Magnetic delivery of therapeutic enzymes paves the way for targeted thrombosis treatment

Magnetic delivery of therapeutic enzymes paves the way for targeted thrombosis treatment
Self-stabilizing magnetic colloid. Credit: ITMO University

Researchers from ITMO University, the Hebrew University of Jerusalem and Cyril and Methodius University in Skopje have fabricated a new magnetically controlled material composed of enzymes entrapped directly within magnetite particles. Combined with water, it forms a stable solution that can be used for safe intravenous injection for targeted treatment of cancer and thrombosis. Previously, the synthesis of similar materials involved additional components that impaired the magnetic response and enzymatic activity and created obstacles for intravenous injection into the human body. The results of the study were published in the Chemistry of Materials magazine.

The researchers are going to apply this approach to the treatment of thrombosis. Targeted magnetic introduction of enzymes that dissolve the clot seems to be a very promising approach in terms of fighting the disease. "Using a magnetic field, the particles can be condensed on blood clots; moreover, such systems will work for quite a long time until the enzyme is completely oxidized," says Andrey Drozdov, research associate at the International laboratory of Solution Chemistry of Advanced Materials and Technologies (SCAMT).

With the new material, particles of magnetite with entrapped enzymes become extremely resistant to sedimentation in water. This was made possible thanks to a new method of magnetic hydrosols synthesis devised by ITMO University researchers.

The resulting system stabilizes itself without any need for additional stabilizers that may attenuate its magnetic properties, reduce the and increase potential toxic effect for humans. The nanocomposite is biocompatible and harmless for injection into the . "Separately, both magnetite and therapeutic enzymes have medical approval for intravenous Injection. Therefore, to approve their joint use should not be difficult. The body already knows what to do with these substances and how to incorporate them into the process of metabolism," adds Andrey Drozdov.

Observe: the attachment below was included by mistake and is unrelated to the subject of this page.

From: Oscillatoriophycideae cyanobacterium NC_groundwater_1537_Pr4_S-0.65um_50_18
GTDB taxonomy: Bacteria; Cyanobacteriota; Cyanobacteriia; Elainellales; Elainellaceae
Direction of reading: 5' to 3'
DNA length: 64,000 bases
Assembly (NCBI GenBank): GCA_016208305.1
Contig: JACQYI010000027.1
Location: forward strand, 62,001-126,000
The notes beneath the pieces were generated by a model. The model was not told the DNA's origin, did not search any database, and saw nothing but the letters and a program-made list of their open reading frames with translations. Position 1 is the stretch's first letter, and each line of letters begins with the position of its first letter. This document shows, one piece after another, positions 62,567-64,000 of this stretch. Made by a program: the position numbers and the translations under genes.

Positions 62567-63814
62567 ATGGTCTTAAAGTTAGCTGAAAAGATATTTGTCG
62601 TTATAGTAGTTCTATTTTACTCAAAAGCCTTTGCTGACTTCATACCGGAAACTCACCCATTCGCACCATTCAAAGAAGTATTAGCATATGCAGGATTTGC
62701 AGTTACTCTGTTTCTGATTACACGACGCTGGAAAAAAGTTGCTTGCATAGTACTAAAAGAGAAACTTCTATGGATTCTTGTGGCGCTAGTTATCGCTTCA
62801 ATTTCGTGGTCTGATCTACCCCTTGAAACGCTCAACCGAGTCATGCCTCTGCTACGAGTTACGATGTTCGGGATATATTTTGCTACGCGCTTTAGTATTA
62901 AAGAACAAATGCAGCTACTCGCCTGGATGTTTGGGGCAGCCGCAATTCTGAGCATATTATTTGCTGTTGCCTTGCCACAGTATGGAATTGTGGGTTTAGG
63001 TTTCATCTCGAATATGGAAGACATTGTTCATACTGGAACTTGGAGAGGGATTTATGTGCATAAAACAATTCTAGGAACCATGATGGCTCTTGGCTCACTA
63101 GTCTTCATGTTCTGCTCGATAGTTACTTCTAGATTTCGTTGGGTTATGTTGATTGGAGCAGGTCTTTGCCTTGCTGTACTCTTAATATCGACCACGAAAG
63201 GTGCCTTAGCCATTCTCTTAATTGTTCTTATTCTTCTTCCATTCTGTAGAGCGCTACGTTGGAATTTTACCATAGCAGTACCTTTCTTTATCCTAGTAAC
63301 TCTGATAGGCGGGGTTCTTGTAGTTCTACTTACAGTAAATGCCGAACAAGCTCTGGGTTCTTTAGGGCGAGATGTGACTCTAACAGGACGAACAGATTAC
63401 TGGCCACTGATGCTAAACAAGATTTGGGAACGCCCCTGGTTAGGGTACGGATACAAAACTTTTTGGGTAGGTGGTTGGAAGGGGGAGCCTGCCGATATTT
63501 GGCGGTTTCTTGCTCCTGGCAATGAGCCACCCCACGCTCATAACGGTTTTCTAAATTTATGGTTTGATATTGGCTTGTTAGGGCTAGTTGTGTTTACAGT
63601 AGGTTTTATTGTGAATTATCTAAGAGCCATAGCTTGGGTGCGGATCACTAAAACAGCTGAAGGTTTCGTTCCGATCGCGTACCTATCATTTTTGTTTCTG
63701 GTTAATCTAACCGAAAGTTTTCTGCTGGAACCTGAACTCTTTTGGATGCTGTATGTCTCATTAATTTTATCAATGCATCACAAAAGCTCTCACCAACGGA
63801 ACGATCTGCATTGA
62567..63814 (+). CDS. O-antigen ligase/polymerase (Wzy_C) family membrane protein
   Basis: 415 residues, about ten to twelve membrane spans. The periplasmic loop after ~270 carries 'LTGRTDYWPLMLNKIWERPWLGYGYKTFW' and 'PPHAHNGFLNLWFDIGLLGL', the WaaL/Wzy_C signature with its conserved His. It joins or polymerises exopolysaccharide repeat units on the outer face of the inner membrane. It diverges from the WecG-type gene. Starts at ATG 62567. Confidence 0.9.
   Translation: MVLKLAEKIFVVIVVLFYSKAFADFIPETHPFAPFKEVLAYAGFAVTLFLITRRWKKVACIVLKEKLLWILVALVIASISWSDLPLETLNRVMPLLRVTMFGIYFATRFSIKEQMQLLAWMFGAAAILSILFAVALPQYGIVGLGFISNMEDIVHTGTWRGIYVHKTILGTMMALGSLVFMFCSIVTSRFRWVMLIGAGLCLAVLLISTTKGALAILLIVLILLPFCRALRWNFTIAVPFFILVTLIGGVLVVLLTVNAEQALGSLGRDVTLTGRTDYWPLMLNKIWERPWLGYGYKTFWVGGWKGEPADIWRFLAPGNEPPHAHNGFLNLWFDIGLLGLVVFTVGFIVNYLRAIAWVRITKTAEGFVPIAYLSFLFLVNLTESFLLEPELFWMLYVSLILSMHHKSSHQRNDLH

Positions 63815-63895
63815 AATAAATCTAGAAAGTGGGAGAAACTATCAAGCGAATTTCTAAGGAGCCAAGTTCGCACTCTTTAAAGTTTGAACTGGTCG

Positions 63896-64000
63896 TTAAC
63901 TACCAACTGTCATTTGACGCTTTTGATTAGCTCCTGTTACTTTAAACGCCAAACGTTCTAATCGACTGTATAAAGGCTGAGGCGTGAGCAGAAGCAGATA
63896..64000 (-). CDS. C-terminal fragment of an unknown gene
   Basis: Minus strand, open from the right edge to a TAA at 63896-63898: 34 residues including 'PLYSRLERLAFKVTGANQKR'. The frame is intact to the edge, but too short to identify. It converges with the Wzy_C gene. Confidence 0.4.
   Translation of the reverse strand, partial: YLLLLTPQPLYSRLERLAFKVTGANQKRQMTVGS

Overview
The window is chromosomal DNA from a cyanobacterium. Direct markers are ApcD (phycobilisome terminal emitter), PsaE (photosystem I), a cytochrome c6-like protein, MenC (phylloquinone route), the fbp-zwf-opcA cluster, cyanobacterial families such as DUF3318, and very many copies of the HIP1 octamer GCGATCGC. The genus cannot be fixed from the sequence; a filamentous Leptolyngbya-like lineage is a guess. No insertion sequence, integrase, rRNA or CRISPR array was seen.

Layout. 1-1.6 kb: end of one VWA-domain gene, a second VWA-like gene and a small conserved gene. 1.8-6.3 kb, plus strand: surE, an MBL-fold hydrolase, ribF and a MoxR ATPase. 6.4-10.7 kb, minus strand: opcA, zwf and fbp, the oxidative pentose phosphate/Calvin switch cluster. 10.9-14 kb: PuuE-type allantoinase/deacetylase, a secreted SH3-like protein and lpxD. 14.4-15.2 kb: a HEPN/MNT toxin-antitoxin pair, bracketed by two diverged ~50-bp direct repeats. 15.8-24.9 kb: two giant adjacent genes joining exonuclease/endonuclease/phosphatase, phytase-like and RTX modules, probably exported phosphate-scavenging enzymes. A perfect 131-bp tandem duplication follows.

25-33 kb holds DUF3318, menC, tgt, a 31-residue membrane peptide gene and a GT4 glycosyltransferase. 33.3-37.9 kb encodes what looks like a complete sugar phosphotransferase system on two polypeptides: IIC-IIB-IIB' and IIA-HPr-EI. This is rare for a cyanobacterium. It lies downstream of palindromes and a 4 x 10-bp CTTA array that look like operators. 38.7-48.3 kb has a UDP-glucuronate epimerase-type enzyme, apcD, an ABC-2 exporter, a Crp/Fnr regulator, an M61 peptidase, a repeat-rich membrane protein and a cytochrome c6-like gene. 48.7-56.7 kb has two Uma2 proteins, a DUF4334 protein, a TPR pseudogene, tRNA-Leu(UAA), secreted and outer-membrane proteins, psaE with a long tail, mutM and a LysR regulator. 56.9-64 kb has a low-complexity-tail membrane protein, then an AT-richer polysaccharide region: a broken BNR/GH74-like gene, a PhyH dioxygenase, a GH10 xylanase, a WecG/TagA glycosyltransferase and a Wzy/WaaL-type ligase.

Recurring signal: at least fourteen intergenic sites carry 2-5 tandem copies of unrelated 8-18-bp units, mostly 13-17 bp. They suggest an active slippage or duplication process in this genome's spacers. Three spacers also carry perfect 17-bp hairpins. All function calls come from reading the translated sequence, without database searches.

The approach allows scientists to create magnetically controlled solutions of practically any enzyme that has some industrial or therapeutic value. To demonstrate this versatility, the researchers encased five different enzymes in such a magnetite "armour".

Enzymes are added directly in magnetite hydrosol. Magnetite particles surround the enzymes and after drying out form a firm porous structure, which the enzyme cannot escape. "This method was tailored to be used with enzymes," explains Vladimir Vinogradov, head of International laboratory of Solution Chemistry of Advanced Materials and Technologies. "We have selected the material so that after packing, it could physically hold the enzyme inside. At the same time, the enzyme is able to carry out its function through the pores in the material."

In addition, the researchers discovered that entrapped enzymes were characterized by increased thermal stability. According to the experiments, protected enzymes remained functional at temperatures exceeding the temperature of their thermal decomposition in free form by more than 20 degrees Celsius. This phenomenon can facilitate the extension of the application range of enzymes in a variety of environments that are sensitive to temperature conditions.

The scientists suggest that magnetite particles protect the enzyme from denaturation (i.e. the process of losing its native structure because of increasing temperature or changing pH) physically by applying pressure on the from the outside. Thus, the magnetite is a solid framework.

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More information: Andrey S. Drozdov et al. Entrapment of Enzymes within Sol–Gel-Derived Magnetite, Chemistry of Materials (2016). DOI: 10.1021/acs.chemmater.6b00193
Journal information: Chemistry of Materials

Provided by ITMO University
Citation: Magnetic delivery of therapeutic enzymes paves the way for targeted thrombosis treatment (2016, April 7) retrieved 11 July 2020 from
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